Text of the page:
Then, Donald Kohn, Vice Chairman of the Federal Reserve, warns that community banks are particularly vulnerable to interest rate risk because of their holdings of Fannie Mae, Freddie Mac and Ginnie Mae mortgage securitites. Read more
In a recent speech, Mervyn King, governor of the Bank of England railed against the inconsistencies of national recovery strategies, saying that, “a present there is no political mechanism for achieving that consistency”.
While he praised the G20 process so far, he added:
“Looking further ahead, the legitimacy and leadership of the G20 would be enhanced if it were seen as representing views of other countries too. That could be achieved if the G20 were to metamorphose into a Governing Council for the IMF, and at the same time acquire a procedure for voting on decisions.”
In an interview with the FT, Read more
I had an ulterior motive last night when I went to a dinner on Shakespeare and the crisis. I thought the session, led by Carol and Ken Adelman, founders of Movers and Shakespeares, would be ripe for ridicule and typical of some of the enjoyable nonsense of Davos. Their website, after all, does talk guff about teaching “critical business skills through Shakespeare’s greatest works”.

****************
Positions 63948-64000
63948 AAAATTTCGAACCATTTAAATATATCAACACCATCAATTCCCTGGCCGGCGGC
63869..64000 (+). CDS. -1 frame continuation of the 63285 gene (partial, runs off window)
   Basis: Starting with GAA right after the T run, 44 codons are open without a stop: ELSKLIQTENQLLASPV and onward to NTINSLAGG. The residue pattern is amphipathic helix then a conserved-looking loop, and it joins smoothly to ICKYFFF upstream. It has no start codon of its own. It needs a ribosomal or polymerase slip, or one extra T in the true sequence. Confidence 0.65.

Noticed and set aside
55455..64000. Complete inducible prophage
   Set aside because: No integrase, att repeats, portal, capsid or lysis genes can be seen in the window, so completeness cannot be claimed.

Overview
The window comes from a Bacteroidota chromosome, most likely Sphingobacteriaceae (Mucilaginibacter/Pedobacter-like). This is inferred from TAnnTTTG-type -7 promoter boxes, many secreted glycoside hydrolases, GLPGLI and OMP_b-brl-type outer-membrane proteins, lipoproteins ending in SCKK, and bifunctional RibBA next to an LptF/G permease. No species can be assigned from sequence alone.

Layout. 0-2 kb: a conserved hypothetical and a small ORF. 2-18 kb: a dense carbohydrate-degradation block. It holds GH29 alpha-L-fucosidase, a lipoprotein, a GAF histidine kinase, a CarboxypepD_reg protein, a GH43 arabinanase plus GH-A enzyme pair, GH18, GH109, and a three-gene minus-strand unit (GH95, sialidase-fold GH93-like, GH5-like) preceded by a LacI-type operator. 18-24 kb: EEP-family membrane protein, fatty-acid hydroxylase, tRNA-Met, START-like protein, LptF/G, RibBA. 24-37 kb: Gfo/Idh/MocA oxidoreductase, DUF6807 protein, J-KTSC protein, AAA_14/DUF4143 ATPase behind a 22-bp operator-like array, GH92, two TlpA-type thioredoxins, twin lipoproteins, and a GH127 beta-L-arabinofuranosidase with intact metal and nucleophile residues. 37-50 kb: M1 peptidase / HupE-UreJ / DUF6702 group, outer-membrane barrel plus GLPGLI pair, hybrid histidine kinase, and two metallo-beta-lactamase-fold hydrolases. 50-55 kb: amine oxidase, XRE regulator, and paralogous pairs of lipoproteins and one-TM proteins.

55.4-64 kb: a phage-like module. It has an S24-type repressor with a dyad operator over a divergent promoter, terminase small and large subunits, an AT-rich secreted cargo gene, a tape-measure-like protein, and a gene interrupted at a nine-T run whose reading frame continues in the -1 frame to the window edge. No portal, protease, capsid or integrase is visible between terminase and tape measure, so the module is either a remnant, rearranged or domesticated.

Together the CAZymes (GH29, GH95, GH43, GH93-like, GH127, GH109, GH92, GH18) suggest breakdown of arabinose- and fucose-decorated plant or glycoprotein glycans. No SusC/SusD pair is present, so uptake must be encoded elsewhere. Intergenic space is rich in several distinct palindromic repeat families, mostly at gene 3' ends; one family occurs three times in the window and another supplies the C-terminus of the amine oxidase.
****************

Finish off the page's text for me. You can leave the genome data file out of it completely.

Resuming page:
How wrong I was. A highly enjoyable evening was spent discussing the Bard and his works with two people who could not have been further from the caricature of vacuous motivational speakers. Read more
The European Central Bank’s response to Barack Obama’s bank reform proposals is taking shape. Speaking in Milan, Lorenzo Bini Smaghi, an ECB executive board member, confirmed Frankfurt’s view that the proposed “Volcker rule” – splitting traditional banking activities from high-risk proprietary trading operations – was “heading in the right direction”. It also represented “a first step to ensuring the financial system can effectively support the real economy and is not weakened by the most volatile market fluctuations”.
But Mr Bini Smaghi worried, first, that such a step might simply drive the higher risk trading operations beyond the control of regulators. Read more
Eurozone inflation data just out show the annual rate creeping higher – to 1 per cent in January, up from 0.9 per cent in December. That will make life a little easier for the European Central Bank, which meets next Thursday to discuss interest rates.